The Jamaican giant is injured 50 meters from the finish line in his final race. Britain gets gold, United States, silver and Japan, bronze
When in doubt, print the legend, says the journalist who invented James Stewart killed Liberty Valence. In case of doubt, he writes that Usain Bolt fell like a battered hero in his last battle, 50 meters from the finish line, with the witness in his hand. It would be an epic epitaph for the athlete who turned athletics into a show, which he, Usain Bolt, the competitor who hates to lose, would never write.A movie where I would never act. Fulminated like lightning by the pain that tears his left leg , the fastest man in the world stumbles, steps forward, and falls to the ground. Throw the witness in anger. Like soldiers who get a bullet without anesthesia, he bites the gold chain that hangs from his neck and holds on as pain can, without shouting. Broken.
He was on unknown terrain. It was his end of curve and start of straight, his steps to jump and take the stick of his friend Yohan Blake, how many triumphant times had happened. But that was the end of his resemblance to the golden reality in which he has lived his decade as the biggest, fastest, most successful athlete. Fight like never before and lose like last Saturday. He chases two kids 10 years younger than him, who run much faster. One is a very small American who had already defeated him twice in London, Christian Coleman, and the other, an Englishman born in London and raised and made athlete in the land of his parents, Jamaica, of course, Nethaneel Mitchell Blake.He could not see it from the ground, though he would have liked it, and even smiled bitterly. He has his face stuck to the tartan, to the 100m track that when he was flying, he did nothing, a year ago alone, he was able to cross in less than 10s on the ground, almost contemptuous, only 2s. He does not see the end. The desperate attempt of Coleman, the runner-up of the world, to overcome Mitchell Blake, a specialist in 200m to which the roar of the mass feeds. The American can not. The United Kingdom gains the relay (37,47s), the second European country after France that it obtains in the history of the World-wide ones. The United States falls again, as in the previous four World Championships and three Olympic Games interspersed with the so-called Bolt era of athletics. His rival, as Coleman had anticipated, lucid, was not Jamaica.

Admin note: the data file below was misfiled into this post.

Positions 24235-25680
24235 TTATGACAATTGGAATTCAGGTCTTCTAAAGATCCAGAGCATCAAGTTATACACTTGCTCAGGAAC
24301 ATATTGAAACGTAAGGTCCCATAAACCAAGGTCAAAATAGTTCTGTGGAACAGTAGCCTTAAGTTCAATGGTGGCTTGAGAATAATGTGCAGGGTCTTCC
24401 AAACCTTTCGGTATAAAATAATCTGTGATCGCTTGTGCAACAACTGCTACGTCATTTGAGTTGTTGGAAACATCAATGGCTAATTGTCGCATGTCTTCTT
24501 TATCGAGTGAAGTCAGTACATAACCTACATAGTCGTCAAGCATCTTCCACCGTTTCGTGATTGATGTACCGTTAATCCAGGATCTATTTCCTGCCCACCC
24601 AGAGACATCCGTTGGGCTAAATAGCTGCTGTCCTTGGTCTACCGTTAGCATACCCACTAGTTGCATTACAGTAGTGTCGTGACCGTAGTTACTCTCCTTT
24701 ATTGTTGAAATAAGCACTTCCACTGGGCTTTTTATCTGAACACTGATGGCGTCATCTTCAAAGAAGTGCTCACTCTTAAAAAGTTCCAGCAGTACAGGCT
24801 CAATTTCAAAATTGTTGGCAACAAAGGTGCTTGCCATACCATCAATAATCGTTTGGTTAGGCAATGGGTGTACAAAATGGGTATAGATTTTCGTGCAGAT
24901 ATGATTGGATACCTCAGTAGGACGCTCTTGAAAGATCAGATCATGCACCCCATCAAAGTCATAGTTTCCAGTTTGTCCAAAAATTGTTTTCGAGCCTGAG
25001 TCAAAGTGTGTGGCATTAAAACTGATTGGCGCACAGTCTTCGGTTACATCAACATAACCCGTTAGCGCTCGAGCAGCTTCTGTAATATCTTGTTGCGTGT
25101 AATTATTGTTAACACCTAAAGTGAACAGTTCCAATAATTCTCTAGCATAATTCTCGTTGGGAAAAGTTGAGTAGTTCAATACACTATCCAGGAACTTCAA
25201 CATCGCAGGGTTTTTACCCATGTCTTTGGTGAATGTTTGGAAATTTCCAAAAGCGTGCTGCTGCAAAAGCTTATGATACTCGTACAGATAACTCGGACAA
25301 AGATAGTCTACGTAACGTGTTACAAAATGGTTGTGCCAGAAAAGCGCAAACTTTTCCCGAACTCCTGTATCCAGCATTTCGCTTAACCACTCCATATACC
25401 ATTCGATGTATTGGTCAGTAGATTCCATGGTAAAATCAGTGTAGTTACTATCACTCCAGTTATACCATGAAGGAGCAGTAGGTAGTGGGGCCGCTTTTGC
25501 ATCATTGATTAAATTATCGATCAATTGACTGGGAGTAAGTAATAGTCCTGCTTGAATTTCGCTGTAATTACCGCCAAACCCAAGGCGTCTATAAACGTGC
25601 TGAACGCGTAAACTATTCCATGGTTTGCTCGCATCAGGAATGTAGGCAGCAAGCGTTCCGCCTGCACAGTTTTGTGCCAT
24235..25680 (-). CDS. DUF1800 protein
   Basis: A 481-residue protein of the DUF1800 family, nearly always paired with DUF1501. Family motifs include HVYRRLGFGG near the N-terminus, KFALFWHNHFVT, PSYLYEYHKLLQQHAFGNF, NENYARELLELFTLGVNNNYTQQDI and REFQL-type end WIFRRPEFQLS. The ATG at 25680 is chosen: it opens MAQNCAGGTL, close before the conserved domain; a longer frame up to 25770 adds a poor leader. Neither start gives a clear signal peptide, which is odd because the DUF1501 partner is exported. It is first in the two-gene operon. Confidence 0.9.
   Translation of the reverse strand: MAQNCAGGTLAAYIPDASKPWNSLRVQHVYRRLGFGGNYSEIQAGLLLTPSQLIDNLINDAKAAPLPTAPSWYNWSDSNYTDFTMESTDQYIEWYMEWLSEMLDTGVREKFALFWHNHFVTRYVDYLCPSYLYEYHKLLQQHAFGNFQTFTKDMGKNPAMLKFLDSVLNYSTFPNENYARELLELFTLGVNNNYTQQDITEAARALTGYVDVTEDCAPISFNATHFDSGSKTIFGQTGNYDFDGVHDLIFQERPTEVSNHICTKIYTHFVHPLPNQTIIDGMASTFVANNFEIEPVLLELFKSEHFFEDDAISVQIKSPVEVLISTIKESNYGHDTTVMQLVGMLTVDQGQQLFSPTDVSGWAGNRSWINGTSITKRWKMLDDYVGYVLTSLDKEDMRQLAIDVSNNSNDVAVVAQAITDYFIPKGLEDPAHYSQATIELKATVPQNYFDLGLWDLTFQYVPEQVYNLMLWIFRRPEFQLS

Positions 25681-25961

The British are already celebrating and letting the Clash and their London Callingring through the loudspeakers, and the Japanese, again third, as in Rio, also give the return of honor. Around the fallen, in which all eyes are nailed, have joined his three companions, Omar McLeod, the champion 110m hurdles, his secret weapon, Julian Forte and Blake. Assists arrive with a wheelchair. Bolt looks at her and is indignant. He stands and lifts the long leg of his body to show the entire left thigh. She limps. It jumps. Has the goal to 10 meters. He arrives and goes through it alone, worthy, without help. Then, leaning on his partner and, face made a mask that wants to be expressionless but can not hide its desolation, leave the false door through the door. “He only has a cramp in the left leg ischium,” said Jamaica team doctor Kevin Jones. “It’s painful, but what hurts most is losing the race.”
On the morning of June 1, 2008, the phones of many sleeping athletics specialists played in Europe. Wake up, said the friend who called, you have to know this: Usain Bolt has beaten in New York the world record of 100m. After the dazzling surprise, everyone realized the value of that fact, that a giant Jamaican of almost two meters ran the 100m in 9.72s, that in the history of athletics opened a new era. With the same clarity, these specialists, and the world in general, knew at dusk on a gray August afternoon in London that a time was closing forever.
Bolt always believed in his legend, in his ability to create it, that he had never failed, until the last day he succumbed to real life, the laws of physiology and muscle tension and broken balance between his gluteus Maximum and its semitendinosos and semimembranosos of the back of the thigh. So, because his imagination had always come true, he decided that for his farewell, to run his last races in London he would not need to train more than a few weeks. The rest would do his class, his unique talent. In his last interview as an active athlete, published in L’Équipe, Bolt confesses that what he hated most all his life was training, and that only when he saw everything he could get with a little sacrifice he decided to give himself to the gym. In 2017, in his farewell, he did not train enough.
Time caught him and tried to devour him, but he can never forget that he, Bolt, is the greatest, and that he was able to get up and finish his last 100 meters.